Snakes and Ladders – By @robyn_frost
By Robyn Frost
Snakes and Ladders
“To adapt best to a changing world, you have to know what should not change, and you should base that on what cannot change”.
I discovered the above on a website all about ex-Saatchi & Saatchi Chairman Kevin Roberts, saatchikevin.com (might wanna cancel the auto-renew on that domain). If you’re unaware of who Kevin Roberts is or what went down last week, I’ll just drop this sentence here: “the fucking [gender] debate is all over”. May I refer you to Twitter or the nearest newspaper for the full stream of bullshit that came out of Kev’s mouth. I’m on a word limit.
It’s taken me over a week to gather my thoughts and locate my guts in order to write some words on this because, quite frankly, I’m nervous that what I say will be misconstrued. I’m 23 and not even ‘in advertising’ yet. I’ve chatted to a few friends in Adland about how we’re all feeling post-shit storm. I say ‘post’… I’m well aware this is far from over, but the Twittersphere has mostly moved on to examining Orlando Bloom’s, ehem, paddle board. While many friends have expressed their support for this post, a few have advised me not to publicise my view, “do you HAVE to write it?”, “future employers might see it and judge”, and my personal fave, “you’re getting emotional”. Sound familiar, ladies?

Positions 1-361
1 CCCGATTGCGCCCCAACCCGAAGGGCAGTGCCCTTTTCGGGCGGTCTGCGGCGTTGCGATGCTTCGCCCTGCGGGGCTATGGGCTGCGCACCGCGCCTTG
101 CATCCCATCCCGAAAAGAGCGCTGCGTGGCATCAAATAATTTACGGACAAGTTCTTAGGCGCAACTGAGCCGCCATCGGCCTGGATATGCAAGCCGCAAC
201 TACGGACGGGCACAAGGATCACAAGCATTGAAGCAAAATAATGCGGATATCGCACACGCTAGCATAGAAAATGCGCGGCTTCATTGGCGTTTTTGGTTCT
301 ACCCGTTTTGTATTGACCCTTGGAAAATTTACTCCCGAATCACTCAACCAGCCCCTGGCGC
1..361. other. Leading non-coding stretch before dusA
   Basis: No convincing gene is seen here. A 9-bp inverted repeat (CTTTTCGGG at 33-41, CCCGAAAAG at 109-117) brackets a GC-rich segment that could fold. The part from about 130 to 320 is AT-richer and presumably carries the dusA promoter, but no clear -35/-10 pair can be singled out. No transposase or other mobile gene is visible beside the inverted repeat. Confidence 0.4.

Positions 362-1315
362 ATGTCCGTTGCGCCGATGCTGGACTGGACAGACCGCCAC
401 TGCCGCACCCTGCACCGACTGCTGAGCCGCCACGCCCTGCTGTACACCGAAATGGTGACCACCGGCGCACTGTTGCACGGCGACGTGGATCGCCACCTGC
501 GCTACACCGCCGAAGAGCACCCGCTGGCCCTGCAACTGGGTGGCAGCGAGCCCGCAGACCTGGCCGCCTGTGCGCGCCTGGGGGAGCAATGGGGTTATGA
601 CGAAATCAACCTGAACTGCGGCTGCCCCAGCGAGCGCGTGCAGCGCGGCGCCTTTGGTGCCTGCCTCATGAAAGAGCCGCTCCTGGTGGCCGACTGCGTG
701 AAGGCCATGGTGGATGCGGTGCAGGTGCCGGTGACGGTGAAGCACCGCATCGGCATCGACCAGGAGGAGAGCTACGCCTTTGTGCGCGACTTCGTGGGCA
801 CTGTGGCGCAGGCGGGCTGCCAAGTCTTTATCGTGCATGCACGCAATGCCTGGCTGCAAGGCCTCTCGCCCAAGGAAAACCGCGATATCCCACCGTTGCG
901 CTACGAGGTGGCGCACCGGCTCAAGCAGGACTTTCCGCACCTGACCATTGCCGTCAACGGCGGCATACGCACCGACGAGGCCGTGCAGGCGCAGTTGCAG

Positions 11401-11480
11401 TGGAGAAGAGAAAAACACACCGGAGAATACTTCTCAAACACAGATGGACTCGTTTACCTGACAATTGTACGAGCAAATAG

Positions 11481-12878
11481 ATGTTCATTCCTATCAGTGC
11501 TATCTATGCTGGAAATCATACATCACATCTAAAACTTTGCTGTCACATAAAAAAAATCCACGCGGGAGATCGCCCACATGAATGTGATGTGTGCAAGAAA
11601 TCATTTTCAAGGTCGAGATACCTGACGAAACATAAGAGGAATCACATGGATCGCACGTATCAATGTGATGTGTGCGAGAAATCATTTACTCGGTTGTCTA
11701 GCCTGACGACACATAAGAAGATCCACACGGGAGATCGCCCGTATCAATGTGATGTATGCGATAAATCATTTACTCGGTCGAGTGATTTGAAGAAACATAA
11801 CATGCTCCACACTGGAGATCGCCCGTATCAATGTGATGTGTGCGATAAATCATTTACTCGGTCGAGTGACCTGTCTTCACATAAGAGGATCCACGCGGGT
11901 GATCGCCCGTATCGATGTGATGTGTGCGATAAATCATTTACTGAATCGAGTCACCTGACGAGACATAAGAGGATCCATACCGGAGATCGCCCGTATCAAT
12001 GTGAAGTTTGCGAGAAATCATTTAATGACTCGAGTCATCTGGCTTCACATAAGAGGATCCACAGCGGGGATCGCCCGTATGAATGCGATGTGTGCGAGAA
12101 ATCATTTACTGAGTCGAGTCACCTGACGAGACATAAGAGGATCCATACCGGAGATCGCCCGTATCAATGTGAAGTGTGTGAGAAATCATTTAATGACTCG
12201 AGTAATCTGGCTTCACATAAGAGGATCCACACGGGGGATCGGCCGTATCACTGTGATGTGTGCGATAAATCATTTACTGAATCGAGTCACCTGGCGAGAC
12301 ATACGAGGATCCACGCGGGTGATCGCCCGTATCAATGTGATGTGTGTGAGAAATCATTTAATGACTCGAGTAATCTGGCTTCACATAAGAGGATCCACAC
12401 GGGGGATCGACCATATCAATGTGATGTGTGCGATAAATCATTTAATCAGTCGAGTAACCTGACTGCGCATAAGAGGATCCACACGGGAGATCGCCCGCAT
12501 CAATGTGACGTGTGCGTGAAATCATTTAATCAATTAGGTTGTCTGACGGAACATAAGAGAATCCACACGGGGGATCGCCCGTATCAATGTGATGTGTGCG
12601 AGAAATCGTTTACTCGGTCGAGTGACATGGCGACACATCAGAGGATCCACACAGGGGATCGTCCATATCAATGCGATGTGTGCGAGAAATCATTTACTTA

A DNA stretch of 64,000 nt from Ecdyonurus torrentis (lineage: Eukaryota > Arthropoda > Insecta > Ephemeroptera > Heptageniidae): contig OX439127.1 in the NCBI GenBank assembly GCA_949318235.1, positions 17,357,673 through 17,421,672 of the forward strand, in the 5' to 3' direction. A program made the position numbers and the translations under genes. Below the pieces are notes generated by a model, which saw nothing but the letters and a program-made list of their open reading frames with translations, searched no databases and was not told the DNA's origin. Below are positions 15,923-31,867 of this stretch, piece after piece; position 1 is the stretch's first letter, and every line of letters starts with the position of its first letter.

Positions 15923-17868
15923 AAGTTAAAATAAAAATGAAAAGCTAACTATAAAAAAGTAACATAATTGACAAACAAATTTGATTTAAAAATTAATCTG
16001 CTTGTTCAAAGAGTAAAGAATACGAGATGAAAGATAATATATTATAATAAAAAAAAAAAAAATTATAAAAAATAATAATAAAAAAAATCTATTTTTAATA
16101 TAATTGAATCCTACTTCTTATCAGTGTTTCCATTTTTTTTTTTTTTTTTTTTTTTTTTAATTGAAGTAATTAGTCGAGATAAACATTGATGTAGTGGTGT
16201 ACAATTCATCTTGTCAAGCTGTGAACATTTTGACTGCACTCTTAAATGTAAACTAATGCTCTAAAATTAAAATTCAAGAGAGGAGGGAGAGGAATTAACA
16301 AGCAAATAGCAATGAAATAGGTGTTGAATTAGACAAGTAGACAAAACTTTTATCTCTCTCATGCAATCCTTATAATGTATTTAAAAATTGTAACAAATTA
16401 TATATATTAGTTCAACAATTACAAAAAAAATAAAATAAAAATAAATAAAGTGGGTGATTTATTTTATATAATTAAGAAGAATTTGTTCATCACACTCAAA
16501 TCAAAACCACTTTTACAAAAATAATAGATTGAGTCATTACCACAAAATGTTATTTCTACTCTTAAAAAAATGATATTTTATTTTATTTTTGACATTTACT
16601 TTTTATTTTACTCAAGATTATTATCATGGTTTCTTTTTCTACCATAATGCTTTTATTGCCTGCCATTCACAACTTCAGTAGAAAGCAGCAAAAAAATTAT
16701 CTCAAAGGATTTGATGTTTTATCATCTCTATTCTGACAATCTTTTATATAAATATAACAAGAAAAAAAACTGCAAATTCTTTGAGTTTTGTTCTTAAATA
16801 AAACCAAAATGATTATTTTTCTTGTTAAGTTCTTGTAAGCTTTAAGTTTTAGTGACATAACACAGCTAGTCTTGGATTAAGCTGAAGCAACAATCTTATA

Too many people are afraid of speaking out because of the consequences.
I learnt from a young age that expressing myself passionately or with confidence means I’m seen as hysterical/emotional/difficult, because that’s what I was told. I’ve finally grasped that ‘no fucks’ attitude, only to be told that it has an expiry date – when I want to progress within an agency and don’t, because I don’t fit the mould that’s still lying around from the 70s.
It’s no secret that big change needs to happen in Adland and beyond, where the advances towards gender balance are almost at a standstill. There’s a lot of talk and not enough do from people at the top. In my opinion, I don’t think things will change unless men and women share their experiences of gender discrimination from behind agency doors and equivalent. The truth hurts.
We’ve been conditioned for years at school and university, particularly in creative areas, that stepping out of our comfort zones enables us to produce great work. I know that I’ll be really uncomfortable at SCA and that’s what I’ve signed up for. I’m so done with comfort. Why isn’t this reflected high up in agencies?
I understand how easy it must be to hire people like you. To be comfortable in a position you’ve held for years. But change is a good thing. Hiring people who are different is a good thing. We can’t move forward unless we take some risks. People and their attitudes can change – I’ll change. I’ll try and keep my personality but expand my mind.
Alongside this, it’s important to remember and praise the things that make the ad industry great, (bear in mind I ain’t seen nothin’ yet).
I’d like to celebrate/see more of:
Women setting up their own agencies.
Forward-thinking male ECDs and advertising talent.
Gender equal juries. Big up D&AD, you had some great forewomen at New Blood this year. Keep ‘em coming.
Alexandra Taylor, Rosie Arnold, Laura Jordan-Bambach (just a few of the many women I admire), and all the other women who work to change this industry and the world.
Events and debates such as the 3% Conference.
Agencies attending and/or sponsoring the 3% Conference.
Using creativity for good.
Everyone doing their best to shape a bright future for all of us.